Drinking Joan’s pomegranate Italian soda as I munched down on tostadas de pollo sealed the deal: I would probably hang around Siler City for a while.
Whether it likes it or not, Siler City is at the forefront of a demographic shift happening across the nation, where Hispanics will be the majority minority by 2050. With a population of fully bilingual youth coming of age within the city limits, its biggest strength will one day be these kids who can speak to both the Latino and the White experience (or Latino and African American), and tailor businesses and services to all parts of the Chatham community. And just think of the culinary possibilities.
For the sake of getting things done and for the sake of food (ok, there were other reasons), I decided I didn’t want to keep fitting a pretty wide swath of people into a tight little box cluttered by negativity, false media propaganda, and my own aversions to change. I accepted the Cheerwine, the Carolina style BBQ, the Southern hospitality in the hope that the same courtesy would be expended on myself as the outsider.
Naturally, it’s different when you’re in a small group of folks confronted by an overwhelming, powerful majority that doesn’t want you there. Quite literally, you could be run out of town at any moment with only the clothes on your back (or worse). However, I’m not trying to slap together an analysis of power relations in rural North Carolina quite yet. I’m trying to conjure up a specific sentiment that often gets in the way of progress: the vested effort in keeping each other at bay that cuts across all groups.
Tolerance simply isn’t enough. Acceptance, giving up that sense of wrongness in the “other”, is a lot more definite. It will make the pulled pork con mole sandwiches all the more enjoyable.
Originally published in Chatham County Line November/December Issue
A Change of Seasons.
With a cropping up of public trials and increased access to historical archives, countries like Guatemala and Brazil are moving forward in rescuing the memories of victims of human rights abuses perpetrated during the military regimes and dictatorships of the 60s, 70s and 80s. The alternative narratives of history presented in trials and archives are slowly prying the door open for justice across Latin America. In El Salvador, however, it seems like time is moving backward.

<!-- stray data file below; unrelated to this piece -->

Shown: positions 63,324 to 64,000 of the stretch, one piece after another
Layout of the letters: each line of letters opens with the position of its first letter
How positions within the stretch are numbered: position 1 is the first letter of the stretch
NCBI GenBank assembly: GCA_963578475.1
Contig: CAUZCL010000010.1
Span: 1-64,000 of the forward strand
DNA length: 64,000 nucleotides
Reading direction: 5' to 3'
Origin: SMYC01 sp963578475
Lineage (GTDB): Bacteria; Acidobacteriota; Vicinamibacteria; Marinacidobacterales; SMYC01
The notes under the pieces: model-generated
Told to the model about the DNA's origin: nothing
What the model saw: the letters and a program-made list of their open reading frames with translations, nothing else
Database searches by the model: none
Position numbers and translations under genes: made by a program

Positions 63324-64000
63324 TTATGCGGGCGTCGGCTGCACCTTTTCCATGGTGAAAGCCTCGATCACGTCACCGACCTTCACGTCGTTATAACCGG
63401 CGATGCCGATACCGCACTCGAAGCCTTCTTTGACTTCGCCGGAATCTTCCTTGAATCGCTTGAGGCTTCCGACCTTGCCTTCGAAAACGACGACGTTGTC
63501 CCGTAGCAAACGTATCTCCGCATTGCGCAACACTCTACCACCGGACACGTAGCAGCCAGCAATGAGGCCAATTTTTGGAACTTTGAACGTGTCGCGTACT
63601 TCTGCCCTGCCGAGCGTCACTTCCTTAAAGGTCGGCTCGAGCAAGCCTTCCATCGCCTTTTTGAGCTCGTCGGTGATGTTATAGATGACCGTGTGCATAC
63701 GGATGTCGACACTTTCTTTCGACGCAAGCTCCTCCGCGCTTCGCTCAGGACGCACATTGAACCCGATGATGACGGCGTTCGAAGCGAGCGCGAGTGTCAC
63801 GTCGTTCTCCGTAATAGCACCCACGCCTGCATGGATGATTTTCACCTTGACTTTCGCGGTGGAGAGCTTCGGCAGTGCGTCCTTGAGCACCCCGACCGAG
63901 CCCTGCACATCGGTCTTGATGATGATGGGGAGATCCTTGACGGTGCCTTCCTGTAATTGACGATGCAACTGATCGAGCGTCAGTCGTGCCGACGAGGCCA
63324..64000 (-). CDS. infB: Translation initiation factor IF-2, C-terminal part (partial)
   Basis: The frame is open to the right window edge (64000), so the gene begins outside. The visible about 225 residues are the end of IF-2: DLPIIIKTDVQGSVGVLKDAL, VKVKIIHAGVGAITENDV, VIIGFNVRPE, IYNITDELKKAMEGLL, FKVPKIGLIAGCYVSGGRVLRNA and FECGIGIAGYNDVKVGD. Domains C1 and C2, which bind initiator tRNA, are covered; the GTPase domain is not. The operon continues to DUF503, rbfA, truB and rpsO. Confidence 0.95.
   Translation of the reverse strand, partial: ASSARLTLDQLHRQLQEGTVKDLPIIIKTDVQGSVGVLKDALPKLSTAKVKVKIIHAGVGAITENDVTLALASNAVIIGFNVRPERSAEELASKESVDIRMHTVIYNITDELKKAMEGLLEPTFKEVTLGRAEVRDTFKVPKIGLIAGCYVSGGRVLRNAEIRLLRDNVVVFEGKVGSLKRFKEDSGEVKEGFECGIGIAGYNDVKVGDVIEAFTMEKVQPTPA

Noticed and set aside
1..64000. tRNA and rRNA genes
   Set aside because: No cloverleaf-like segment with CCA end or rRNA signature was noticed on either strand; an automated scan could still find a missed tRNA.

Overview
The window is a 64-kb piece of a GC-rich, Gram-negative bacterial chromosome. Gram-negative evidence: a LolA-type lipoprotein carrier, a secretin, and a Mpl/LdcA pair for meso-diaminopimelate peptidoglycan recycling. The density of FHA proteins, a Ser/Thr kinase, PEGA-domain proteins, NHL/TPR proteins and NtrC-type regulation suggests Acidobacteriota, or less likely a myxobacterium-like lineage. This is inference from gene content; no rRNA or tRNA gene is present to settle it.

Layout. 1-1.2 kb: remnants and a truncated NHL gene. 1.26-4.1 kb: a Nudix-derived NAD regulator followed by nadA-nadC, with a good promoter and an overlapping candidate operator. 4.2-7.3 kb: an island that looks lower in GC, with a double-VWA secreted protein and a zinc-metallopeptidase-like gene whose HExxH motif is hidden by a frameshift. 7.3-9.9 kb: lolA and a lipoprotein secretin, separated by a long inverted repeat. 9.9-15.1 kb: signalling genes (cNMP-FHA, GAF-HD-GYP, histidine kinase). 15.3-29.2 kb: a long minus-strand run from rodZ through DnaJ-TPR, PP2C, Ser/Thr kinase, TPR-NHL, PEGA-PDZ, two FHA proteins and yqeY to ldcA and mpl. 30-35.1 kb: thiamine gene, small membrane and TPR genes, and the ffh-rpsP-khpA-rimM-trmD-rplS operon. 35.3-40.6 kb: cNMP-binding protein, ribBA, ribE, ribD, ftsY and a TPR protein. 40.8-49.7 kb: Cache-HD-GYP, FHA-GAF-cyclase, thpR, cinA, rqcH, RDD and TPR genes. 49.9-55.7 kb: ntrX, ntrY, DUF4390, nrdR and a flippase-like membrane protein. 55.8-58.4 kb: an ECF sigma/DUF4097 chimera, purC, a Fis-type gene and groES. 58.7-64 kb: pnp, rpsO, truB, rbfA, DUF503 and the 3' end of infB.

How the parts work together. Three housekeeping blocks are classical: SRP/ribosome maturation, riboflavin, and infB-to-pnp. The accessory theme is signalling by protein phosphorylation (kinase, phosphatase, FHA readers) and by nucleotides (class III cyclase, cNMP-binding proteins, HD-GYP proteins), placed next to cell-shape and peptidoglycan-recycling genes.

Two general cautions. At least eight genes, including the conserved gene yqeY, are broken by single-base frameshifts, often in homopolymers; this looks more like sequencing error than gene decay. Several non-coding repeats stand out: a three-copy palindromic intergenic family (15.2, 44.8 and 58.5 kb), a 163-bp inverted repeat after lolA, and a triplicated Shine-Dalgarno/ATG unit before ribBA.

Your pink mouth arranges itself in angular yet softening shapes
From the slackening lines, my hands take their belabored flight
And above my aching hips fold themselves mid-air into a question mark.
Sleep defeats the quandary, but
at its edges , the void of night remains contoured in the shape of your panther-like frame.
Then the morning, with her shafts of blinding light
drives her pointed ends into our sides.
Cast out and sleepless, I exit the bed sheets like an exorcised ghost and move forward in my search.
New Color Pencil Set (it works)
Twelve Humboldt Penguins have been taking the La Aurora Zoo in Guatemala City by storm. The 6 males and 6 females arrived in early May as part of a wildlife donation made by France’s Beauval ZooParc.
The donation falls under a European threatened species program where the Guatemala Zoo will try to breed the penguins and send them to South America.
Humboldt Penguins are endemic to Chile and Peru. Sadly, due to commercial fishing, guano extraction, and loss of nesting grounds, only 12,000 penguins are left in the wild.
As Central America’s first penguins, these little guys have become rock stars. On May 19th, a record 14,000 people of all ages dropped by to see the newest additions to the zoo get their penguin thang on.
Anyway, its a nice change of pace from all the doom and gloom we usually hear about in reference to Guate. But seriously, enough talking. Here’s some squee!
Oh my god, it’s like they’re wearing little suits!